Strike the blow, not wait to be struck. How obvious it is in the aftermath of her own angry beast slinking away. How suitable a summary of what they have done with Steve. They struck a blow for Dinah and with Steve’s death they have freed her.
‘I must go with him,’ Carla says simply as the paramedics start to close the back doors.
‘It’s okay. I’ll take Dinah home and wait till you come, if you give me the key.’
When the ambulance pulls away, the other Followers gather in the prayer room and begin a silent vigil for the Preacher. They have made no attempt to speak to Helen as she removed the pram from the narthex, though several gave Carla a brief hug or a caring clasp on the shoulder before she climbed in after Addison. Helen is not bothered; she has never been one of them and what they think is no longer of import.
She allowed herself to be willingly pulled by Carla and the baby into a life that was not her own. It was unequivocally satisfying and opened up a whole world of experience, but it was not freedom. It was, in substance, no different from being dragged upwards by Malcolm and his job. She has been at the mercy of her emotions for weeks – just as she was when she had to let Uncle John do what he did, in order to keep his affection.
The first blow she struck on impulse, wide of the mark, and Addison suffered for it. Now she must counter it with a second, healing strike – well aimed for everyone’s sake – to finish the job efficiently. She must hope that her skill is still intact.
In which we bear witness to madness
Helen has seen Addison withdraw mentally – she has seen it before. There is something about him that shrinks into an invisible case that confines him to quarters. Her heart quickens. If he fails now, it will be her fault. She must give back some of what he expended on her.
The crooning has started again.
‘They daren’t come near, baby darling. You’re all fine – mine until I give you up.’
Carla is no longer moaning. She is clinging to Helen, the tears dried on her cheek, fear stark on her face.
Helen tries to think. It is made difficult through Steve’s drunken litany. The hum sucks her mind into a black hole.
‘I think it’s time to give you up, baby.’
She must shield the blackness out. Until she has the thing she needs, which is near the door.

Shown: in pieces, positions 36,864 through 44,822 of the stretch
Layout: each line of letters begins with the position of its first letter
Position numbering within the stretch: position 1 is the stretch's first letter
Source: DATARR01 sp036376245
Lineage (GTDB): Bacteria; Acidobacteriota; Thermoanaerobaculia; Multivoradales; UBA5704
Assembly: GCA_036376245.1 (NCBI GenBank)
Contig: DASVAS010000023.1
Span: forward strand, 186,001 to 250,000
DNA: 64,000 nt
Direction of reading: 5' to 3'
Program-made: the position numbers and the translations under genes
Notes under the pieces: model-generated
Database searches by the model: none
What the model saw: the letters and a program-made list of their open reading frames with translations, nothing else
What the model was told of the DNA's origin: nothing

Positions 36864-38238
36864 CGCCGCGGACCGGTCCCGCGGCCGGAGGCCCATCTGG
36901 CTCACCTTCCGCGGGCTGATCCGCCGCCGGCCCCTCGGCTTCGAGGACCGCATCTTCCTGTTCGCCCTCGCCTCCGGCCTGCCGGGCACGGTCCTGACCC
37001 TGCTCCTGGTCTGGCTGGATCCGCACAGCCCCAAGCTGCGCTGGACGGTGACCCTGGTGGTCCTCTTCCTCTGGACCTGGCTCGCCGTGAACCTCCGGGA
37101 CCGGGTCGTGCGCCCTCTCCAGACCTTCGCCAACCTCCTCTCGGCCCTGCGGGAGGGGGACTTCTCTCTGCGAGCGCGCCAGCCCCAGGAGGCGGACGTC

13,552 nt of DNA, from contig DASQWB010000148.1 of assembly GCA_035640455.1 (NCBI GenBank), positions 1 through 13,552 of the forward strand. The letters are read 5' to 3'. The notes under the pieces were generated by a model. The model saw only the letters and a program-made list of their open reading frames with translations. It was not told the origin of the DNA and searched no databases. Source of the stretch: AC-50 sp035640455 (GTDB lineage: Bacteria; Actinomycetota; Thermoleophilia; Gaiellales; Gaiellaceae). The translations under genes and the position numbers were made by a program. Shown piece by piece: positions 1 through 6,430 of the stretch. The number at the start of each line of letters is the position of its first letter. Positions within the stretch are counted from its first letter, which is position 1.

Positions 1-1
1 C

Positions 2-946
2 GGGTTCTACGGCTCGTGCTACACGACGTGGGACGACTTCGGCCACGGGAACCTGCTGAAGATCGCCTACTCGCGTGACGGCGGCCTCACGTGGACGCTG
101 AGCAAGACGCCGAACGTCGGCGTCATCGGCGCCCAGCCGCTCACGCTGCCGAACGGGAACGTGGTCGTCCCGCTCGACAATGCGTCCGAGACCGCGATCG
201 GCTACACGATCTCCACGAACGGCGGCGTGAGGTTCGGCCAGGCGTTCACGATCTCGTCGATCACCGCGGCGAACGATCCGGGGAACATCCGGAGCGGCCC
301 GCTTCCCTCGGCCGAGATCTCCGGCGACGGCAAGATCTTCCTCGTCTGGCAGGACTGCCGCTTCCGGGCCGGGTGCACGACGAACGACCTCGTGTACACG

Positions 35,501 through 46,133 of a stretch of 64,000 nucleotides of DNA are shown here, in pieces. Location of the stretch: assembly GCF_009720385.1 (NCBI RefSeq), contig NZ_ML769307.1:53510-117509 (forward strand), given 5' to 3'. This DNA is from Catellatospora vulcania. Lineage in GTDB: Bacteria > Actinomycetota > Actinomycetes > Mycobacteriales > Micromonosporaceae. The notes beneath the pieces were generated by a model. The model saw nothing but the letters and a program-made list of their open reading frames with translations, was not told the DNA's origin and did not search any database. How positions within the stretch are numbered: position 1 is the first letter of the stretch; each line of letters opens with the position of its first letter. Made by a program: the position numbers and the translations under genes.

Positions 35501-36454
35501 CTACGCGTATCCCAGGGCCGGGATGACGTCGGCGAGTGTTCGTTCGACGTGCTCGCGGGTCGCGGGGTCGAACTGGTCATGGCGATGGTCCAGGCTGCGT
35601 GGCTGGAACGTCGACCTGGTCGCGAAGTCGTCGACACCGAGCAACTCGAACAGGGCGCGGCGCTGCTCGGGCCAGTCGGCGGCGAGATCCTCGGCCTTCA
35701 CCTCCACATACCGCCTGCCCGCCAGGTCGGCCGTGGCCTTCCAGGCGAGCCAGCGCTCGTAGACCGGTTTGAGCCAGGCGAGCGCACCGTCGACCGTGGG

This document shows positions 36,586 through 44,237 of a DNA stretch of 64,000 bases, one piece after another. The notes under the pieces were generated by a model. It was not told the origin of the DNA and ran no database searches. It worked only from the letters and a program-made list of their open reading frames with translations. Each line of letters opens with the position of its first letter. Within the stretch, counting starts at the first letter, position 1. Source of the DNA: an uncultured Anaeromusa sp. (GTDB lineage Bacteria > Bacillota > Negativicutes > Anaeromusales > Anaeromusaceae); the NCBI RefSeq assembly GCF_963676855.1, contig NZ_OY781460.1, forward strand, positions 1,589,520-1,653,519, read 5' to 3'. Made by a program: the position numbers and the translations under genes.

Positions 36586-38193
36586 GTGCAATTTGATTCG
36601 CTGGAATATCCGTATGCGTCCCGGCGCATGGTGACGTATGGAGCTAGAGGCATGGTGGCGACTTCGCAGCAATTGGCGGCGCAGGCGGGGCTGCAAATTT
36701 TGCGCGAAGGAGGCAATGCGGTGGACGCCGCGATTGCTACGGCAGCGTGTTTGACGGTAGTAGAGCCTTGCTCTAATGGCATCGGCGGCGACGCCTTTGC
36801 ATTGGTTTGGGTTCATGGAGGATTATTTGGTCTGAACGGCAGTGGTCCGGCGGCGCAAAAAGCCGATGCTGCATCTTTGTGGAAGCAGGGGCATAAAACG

She hurries Carla to the entrance, whispering urgently to gain her co-operation. ‘I’ve got a plan, Carla, just hold on for Dinah.’ Thrusting the girl none too gently at a Follower, she grabs from near the door the small glass vial they use for anointing people.
Slipping quietly back to a vantage point from where she judges she can succeed, she watches a moment more. There has been silence for nearly a minute. Steve is swaying to a soundless beat, eyes on Addison. She cannot detect his intention since his face is side-on to hers, but in a moment she must take her chance. There will not be another. They are like tigers sizing up the opposition and awaiting the first strike.
Addison glances down at her, and the emptiness in his face triggers the decision. She nods briskly at him, indicating Dinah with her left hand. With her right, she hurls the glass vial in a projectory straight at Steve. Worthy of her bowling days, but there is no time to gloat.
The man senses some change, is startled into distraction and looks over his shoulder.
Addison, acting more on instinct than plan, Helen is sure, leaps forward and grabs the baby as intended, pulling her away from Steve’s insanity into his own strong safe arms.
In horror Helen watches as Steve sways, stumbles sideways and flails around for the railing. He emits a cry and loses his balance. The thigh-height rail fails to contain his fall. Helen cannot move to do so. A bullet from behind flings past her with a scream, ‘No, Steve!’
Carla is too far away to make the distance in time. The thud on the wooden floor echoes round them and dies away as she stands screaming into the emptiness of the evening.
Helen runs to her side and cradles the hysterical girl in her arms.
She is wimpering again, ‘He didn’t have to die, he shouldn’t be dead. He wasn’t bad really.’
‘He was drunk. It was an accident, but it was his fault,’ Helen states firmly. At all costs, Carla must hear the truth, for Addison’s sake.
Suddenly others move to surround them. Helen, searching the room over the top of Carla’s head, realises the screaming has brought the prayer meeting to an abrupt halt, and they are all gathering in the room, spreading out and around the body spreadeagled on the floor.
In death, Steve wears a puzzled expression. As if he cannot understand what has happened. Helen cannot bear to look at him for more than a few seconds. The body doesn’t tell a true story. It points a finger at them when it should accept blame, and is therefore a travesty of truth. She values truth highly. They are going to have to fight for it to be acknowledged. Addison will not help his own cause, she suspects.